Under the Therapeutic Goods Act, ss. 18, 19 (1), (4) and (5), the TGA is required to authorise the use of unapproved medicines not registered on the ARTG, such as mifepristone, and one pathway for this is the TGA’s Authorised Prescribers scheme. Under this scheme, medical practitioners can be authorised to access drugs that are not approved for marketing. The TGA can authorise individual medical practitioners with relevant training and expertise to prescribe an unapproved drug for a specified class of patients suffering from a life-threatening or otherwise serious illness or condition (Therapeutic Goods Act ss. 19 , 31B ; Therapeutic Goods Regulations 1990 [Cwlth] r. 12B).17 Medical practitioners applying for authorisation must provide clinical reasons, evidence about the seriousness of the condition, and the justification for using the unregistered product in preference to other available treatments. Applicants must be engaged in clinical practice in or outside a hospital and have the endorsement of a hospital ethics committee or appropriate specialist college. The role of the ethics committee is very important; it must assess the safety of the product and the suitability of the applicant medical practitioner, and provide a letter of endorsement to support the application. TGA authorisation is subject to a number of other conditions, including:
The authorised prescriber must obtain written informed consent from each patient (or the legal guardian) after advising the patient that the drug is not approved in Australia. The informed consent form should include information about the product, as well as the benefits, risks and side effects, the possibility of unknown risks and side effects, and alternative treatments that are already available.
The authorised prescriber must continue to have an appropriate endorsement.
The authorised prescriber must comply with relevant state or territory legislation.17
These conditions reflect consent laws relevant to all medical procedures and do not impose an undue burden on medical practitioners; however, as I will discuss, the requirement to comply with abortion laws may be problematic in some states.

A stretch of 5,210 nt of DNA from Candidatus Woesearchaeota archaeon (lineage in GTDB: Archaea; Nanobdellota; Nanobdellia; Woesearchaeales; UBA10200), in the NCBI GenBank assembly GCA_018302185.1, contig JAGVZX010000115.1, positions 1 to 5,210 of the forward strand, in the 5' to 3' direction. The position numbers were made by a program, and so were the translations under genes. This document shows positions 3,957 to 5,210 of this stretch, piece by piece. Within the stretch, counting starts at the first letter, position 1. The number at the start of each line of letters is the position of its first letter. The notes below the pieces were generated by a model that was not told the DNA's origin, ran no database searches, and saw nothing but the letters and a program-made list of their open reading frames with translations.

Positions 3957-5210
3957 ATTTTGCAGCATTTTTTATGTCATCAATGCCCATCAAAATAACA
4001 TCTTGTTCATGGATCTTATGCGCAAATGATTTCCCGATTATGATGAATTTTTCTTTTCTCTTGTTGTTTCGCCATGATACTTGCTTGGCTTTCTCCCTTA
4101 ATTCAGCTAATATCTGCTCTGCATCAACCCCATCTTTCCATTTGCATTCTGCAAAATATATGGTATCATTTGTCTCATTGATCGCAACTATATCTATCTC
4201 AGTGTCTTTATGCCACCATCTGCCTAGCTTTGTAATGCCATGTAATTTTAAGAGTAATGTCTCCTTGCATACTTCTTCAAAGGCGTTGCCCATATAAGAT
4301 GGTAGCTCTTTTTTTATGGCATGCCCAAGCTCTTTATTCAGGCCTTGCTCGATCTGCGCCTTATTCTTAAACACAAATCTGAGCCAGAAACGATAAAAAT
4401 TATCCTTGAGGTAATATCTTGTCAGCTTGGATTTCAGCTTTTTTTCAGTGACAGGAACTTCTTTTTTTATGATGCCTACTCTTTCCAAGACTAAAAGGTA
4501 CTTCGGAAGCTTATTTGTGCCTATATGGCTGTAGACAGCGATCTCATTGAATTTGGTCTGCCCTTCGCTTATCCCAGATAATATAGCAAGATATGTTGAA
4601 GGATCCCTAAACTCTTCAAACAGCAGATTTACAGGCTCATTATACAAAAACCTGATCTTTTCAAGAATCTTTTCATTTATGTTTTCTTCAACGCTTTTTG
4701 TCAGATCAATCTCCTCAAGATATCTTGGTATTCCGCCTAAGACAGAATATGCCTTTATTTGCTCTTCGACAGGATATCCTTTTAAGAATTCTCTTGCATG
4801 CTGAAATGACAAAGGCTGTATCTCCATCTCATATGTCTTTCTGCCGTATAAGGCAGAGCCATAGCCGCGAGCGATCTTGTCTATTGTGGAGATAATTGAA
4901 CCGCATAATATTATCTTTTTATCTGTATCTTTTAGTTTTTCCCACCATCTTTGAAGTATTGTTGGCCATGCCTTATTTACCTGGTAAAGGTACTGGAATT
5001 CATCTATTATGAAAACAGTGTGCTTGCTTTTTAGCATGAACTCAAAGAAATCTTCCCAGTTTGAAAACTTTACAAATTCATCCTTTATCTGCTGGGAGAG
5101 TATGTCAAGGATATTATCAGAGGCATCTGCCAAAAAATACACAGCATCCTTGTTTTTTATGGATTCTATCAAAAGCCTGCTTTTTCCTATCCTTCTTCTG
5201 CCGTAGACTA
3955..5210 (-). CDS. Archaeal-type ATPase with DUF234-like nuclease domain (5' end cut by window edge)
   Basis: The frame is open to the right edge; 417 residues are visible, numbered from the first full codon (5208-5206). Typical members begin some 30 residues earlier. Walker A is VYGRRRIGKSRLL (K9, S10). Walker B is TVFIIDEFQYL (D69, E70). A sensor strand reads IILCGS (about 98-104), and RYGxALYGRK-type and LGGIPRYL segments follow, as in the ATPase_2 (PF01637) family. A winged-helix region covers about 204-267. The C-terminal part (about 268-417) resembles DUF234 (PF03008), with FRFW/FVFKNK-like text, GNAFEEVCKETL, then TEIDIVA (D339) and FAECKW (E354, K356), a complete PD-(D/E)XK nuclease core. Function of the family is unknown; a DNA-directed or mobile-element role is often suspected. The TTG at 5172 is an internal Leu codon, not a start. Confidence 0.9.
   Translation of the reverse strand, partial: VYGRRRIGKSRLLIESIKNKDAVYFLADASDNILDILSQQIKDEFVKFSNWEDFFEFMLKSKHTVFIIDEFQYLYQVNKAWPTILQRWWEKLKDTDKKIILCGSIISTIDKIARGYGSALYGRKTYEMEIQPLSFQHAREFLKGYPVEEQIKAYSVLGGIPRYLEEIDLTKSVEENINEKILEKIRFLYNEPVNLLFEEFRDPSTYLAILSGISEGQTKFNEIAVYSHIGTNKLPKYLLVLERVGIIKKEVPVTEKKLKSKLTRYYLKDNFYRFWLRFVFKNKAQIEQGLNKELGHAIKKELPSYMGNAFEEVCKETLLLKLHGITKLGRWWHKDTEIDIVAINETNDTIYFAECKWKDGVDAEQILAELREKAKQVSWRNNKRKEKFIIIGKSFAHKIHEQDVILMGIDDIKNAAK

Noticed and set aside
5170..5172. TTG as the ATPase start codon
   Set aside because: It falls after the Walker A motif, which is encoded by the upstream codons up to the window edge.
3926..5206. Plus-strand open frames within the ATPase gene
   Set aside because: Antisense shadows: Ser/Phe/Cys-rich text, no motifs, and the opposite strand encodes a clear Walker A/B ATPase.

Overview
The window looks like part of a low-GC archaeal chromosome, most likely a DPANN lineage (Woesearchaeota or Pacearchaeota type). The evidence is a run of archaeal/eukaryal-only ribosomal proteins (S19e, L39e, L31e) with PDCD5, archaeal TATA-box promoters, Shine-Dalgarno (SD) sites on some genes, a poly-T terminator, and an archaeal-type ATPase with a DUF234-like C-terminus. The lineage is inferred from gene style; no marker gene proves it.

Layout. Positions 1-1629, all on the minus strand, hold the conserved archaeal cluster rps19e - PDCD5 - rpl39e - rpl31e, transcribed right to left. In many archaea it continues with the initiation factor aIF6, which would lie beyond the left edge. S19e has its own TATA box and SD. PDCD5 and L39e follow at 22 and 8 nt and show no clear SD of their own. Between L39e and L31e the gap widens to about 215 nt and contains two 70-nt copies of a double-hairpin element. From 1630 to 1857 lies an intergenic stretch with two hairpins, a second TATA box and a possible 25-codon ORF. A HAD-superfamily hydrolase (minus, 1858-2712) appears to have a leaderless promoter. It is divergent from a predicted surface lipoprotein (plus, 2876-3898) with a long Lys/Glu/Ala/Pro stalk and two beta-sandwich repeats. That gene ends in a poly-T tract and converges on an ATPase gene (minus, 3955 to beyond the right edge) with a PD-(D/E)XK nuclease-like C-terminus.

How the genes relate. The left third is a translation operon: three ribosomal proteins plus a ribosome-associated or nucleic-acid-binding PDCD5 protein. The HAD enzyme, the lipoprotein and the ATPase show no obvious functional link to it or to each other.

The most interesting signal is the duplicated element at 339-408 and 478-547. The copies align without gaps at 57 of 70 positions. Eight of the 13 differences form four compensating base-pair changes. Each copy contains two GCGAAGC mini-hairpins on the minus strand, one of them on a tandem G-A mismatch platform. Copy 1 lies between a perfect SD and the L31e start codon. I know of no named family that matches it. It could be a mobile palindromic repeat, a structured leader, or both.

Two gynaecologists, Professor de Costa and Dr Carrette from the Cairns Base Hospital, have documented their experience with an application under the Authorised Prescribers scheme.24 In December 2005, 2 months before the Harradine Amendment was repealed, and after the Cairns Base Hospital Ethics Committee had granted approval, de Costa and Carrette applied to the TGA for permission to prescribe mifepristone (with misoprostol) to appropriate patients residing in Cairns for induced abortion up to 9 weeks’ gestation. Their application was supported by an evidence-based list of medical conditions that would be a major threat to the life or health of a pregnant woman continuing with the pregnancy. In April 2006, the TGA authorised the applicants to prescribe mifepristone, and in June 2006 they were given a permit to import 40 tablets from Istar. The authorisation limited the treatment to women in Cairns with life-threatening or otherwise serious medical conditions exacerbated by pregnancy. De Costa and Carrette found the TGA application process complex and protracted, but also professional and thorough. They noted that there
is an urgent need for a more proactive approach from individual doctors, professional bodies and Health Departments, at both state and federal level, to make mifepristone widely used and largely uncontroversial, as it is in other countries.24
The TGA does not publish information about authorised prescribers, and the public have to rely on sources such as newspapers and media releases for this information.26 In August 2009, Melbourne newspaper The Age reported that 61 medical practitioners in Australia were authorised to prescribe mifepristone.27
Box 1 refers to the legislation governing EMA throughout Australia. All state and territory laws have been repealed, reformed or modified by parliaments and courts to make provision for some form of lawful abortion.16 The abortion laws vary between jurisdictions and can be divided into two main categories: “reform” jurisdictions and “offence/defence” jurisdictions.
Box 2 shows the grounds for EMA in both reform and offence/defence jurisdictions. In the reform jurisdictions — Australian Capital Territory, Victoria and Western Australia — the decision to have a first-trimester abortion is essentially a matter to be decided between the woman and her medical practitioner.